The German National Library has been working on a project for automatic subject classification that is expected to go live at the end of this year. This project, called PETRUS, is explained in detail in this article (in German). Part of the Library’s mission is the creation of the German National Bibliography, and to keep pace with the onslaught of (digital) resources more efficiency is needed. The main areas where human intellectual work is supported by machines in the PETRUS project are indexing, classification, metadata extraction and metadata generation.
At the moment, the project covers full-text electronic / online publications in German and English. Subject headings from the SWD (Schlagwortnormdatei) and DDC numbers are automatically assigned to the resources. I assume when the project becomes operational more will be reported on precision rates. To be sure, the more full text is available, the more material there is for the computer to process and learn from and the more successful automatic classification will be.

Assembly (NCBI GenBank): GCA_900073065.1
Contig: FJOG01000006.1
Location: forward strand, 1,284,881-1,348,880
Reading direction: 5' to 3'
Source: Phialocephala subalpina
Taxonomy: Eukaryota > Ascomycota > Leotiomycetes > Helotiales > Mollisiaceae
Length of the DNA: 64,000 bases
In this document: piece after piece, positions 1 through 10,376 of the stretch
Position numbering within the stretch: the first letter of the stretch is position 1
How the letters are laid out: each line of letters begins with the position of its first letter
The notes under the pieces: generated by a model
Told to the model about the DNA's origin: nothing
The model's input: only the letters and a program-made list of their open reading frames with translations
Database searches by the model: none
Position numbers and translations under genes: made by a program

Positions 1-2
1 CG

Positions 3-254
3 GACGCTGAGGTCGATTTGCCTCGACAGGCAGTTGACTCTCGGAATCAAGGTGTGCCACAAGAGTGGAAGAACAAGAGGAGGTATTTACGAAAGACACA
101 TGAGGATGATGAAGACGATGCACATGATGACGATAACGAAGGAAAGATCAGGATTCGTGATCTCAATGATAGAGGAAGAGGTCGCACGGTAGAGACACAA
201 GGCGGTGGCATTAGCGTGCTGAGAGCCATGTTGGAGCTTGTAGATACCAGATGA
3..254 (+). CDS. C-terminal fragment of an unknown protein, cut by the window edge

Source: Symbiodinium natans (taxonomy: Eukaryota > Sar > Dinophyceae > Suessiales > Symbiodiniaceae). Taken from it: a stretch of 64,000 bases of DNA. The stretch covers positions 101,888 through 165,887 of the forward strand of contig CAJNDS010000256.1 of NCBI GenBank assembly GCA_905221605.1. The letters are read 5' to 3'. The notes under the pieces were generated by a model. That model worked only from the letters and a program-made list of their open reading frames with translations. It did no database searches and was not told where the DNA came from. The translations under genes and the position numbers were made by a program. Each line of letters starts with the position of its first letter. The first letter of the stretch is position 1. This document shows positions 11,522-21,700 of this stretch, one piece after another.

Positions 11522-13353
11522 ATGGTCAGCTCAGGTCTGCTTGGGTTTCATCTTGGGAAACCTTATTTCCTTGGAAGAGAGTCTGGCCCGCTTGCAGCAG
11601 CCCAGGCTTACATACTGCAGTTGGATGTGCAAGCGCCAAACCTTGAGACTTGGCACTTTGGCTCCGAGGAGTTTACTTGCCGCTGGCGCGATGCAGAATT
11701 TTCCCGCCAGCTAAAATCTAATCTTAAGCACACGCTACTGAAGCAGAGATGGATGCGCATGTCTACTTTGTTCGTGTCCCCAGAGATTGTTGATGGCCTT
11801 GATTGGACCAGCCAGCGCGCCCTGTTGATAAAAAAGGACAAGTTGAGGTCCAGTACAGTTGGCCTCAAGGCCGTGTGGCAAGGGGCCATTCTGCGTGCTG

Machine-learning and linguistic as well as semantic analysis are at the heart of the PETRUS project. The Library collaborates with Averbis, a company that has already built several information retrieval platforms on the basis of Lucene, e.g. Medpilot for the German National Library of Medicine. Their technology makes use of various NLP methods for assigning classification numbers and headings from subject authority files.
The German National Library will pursue a two-pronged approach to cataloging digital materials: publishers and other suppliers of publications are encouraged to already include metadata when submitting resources to the Library as legal deposit. This metadata can be reused, repurposed or iteratively enhanced. Second, the Library will make use of automatic tools to extract and/or generate metadata from machine-processable data. Human intervention will only take place on specific occasions, for quality control or clarification of difficult cases.